Let us pray for the brave men and women fighting in the War on Christmas
While I reserve my right to mock them for their ludicrous ideas about how Christmas is under attack, there is something real and sincere underlying their concern
At this time of year, we should all take a moment to acknowledge the sacrifices of the men and women who have been fighting so bravely on our behalf lo these many years, waging a difficult battle against an enemy that seems to be everywhere at once. Though it may sometimes seem like their country has all but forgotten them, they remain firm in the belief that righteous victory will one day be theirs. I speak, of course, about those fighting in the War on Christmas.
And now, at last, it appears that long-sought victory may be at hand. On the campaign trail, Donald Trump regularly promised that should he be elected, the utterance of the words "Merry Christmas" would no longer be forbidden. And so it has come to pass. So enthusiastic are Trump's supporters about their newfound religious freedom that this past weekend in Mobile, Alabama, city officials chopped down a 50-foot tree from a public park so it could be used as a prop at a Trump rally.
But I have bad news for those hoping for a triumphant VC-Day full of ticker-tape parades and sailors in Times Square grabbing passing nurses for a smooch. The War on Christmas will never die, so long as Christmas lives. It's too important to a certain kind of Christian. And while I reserve my right to mock them for their ludicrous ideas about how Christmas is under attack, there is something real and sincere underlying their concern.
The War on Christmas in America has its roots all the way back with the Puritans, who thought the holiday was a vulgar celebration and actually banned it for a time. But in its contemporary incarnation, it dates back a decade to the publication of The War on Christmas: How the Liberal Plot to Ban the Sacred Christian Holiday Is Worse Than You Thought, a book by John Gibson, then a Fox News host. When his colleague Bill O'Reilly took up Gibson's baton as a perfect vehicle for grievance-based outrage magnification, it took off. Before long any conservative worthy of the name was on board with the idea that vicious non-Christians were waging a war on our very way of life, with fields of battle spread across every department store and coffee shop.
Nothing more represents the war than the question of whether it's okay to wish someone "Happy Holidays" instead of "Merry Christmas" — indeed, for many that seems to be the entirety of the war. And it's no accident.
Why would it be that if you're a retailer you might prefer to put up a "Happy Holidays" sign? The answer is simple: This is an increasingly diverse country, where everybody doesn't celebrate Christmas. Our American community includes Jews, and Muslims, and Hindus, and Buddhists, and Sikhs, and people who don't belong to any religion. If you want to welcome and serve all of them, you find an inclusive way to do it.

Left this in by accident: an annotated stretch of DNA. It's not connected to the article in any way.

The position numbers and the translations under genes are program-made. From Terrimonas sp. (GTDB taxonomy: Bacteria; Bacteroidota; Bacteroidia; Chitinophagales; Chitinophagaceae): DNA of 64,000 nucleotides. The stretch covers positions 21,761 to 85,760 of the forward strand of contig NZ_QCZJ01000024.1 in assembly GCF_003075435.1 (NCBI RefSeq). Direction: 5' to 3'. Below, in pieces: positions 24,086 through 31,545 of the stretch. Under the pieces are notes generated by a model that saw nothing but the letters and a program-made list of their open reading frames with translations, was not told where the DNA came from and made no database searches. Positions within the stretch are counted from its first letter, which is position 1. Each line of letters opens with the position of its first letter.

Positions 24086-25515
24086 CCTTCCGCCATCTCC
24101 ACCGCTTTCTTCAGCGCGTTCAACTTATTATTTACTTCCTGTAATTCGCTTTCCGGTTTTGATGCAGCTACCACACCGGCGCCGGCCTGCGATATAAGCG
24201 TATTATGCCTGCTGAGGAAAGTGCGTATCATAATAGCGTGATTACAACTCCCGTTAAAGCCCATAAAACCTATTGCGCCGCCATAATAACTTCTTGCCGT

That inclusion is just what makes some people seethe. That's the thing about privilege: It's easy not to notice it until someone takes it away. And what the War on Christmas armies want is a restoration of their privileged position, so that their religion is treated like the only religion — not just when they're in church or at prayer, but when they're engaged in emphatically secular activities, like entering a government building or shopping for some new socks.
When they worry that Christianity has lost its position, they're partly right — though it might be best described as a demotion from outright hegemony to mere dominance. While most Americans still consider themselves Christians, as a proportion of the population they've been dropping rapidly. Just between 2007 and 2014, the Pew Research Center found that Christians went from 78.4 percent of the population to 70.6 percent; by now the number is almost certainly under 70 percent. That change was driven by increasing numbers of people adhering to non-Christian faiths, but most importantly by a dramatic increase in those classified as "the nones," who claim no religious affiliation. They now make up nearly a quarter of the population — and over a third of millennials, suggesting that their numbers will only increase.
In the face of that decline — and a society that does indeed increasingly reject their values, particularly on things like sexuality — many conservative Christians have wholeheartedly embraced a narrative of victimization, in which they are cruelly oppressed by a culture that would see them driven underground, if not literally rounded up for extermination. Without any evidence of genuine oppression, they seize on things like the utterance of "Happy Holidays" as though it were the verbal equivalent of a punch in the face and not a well-intentioned effort to be polite to Christians and other people alike.
And it has, of course, become closely entwined with politics. Which is why a recent survey by the Public Religion Research Institute found that 67 percent of Republicans felt that stores should not say "Happy Holidays" to their customers, while only 30 percent of Democrats felt the same way. Another poll found that 57 percent of Republicans believe there is indeed a war being waged on Christmas; only 14 percent of Democrats agreed.
So if you get a flutter of joy in your heart when you hear Donald Trump snarl "Merry Christmas" and think of all the Jews and Muslims who can go suck an egg, don't let a note of worry creep into your mind. This war that has given you such purpose will not be going away, no matter who controls the White House. It will come around every year, just like wreaths and sleigh bells and Santa Claus. The War on Christmas is forever.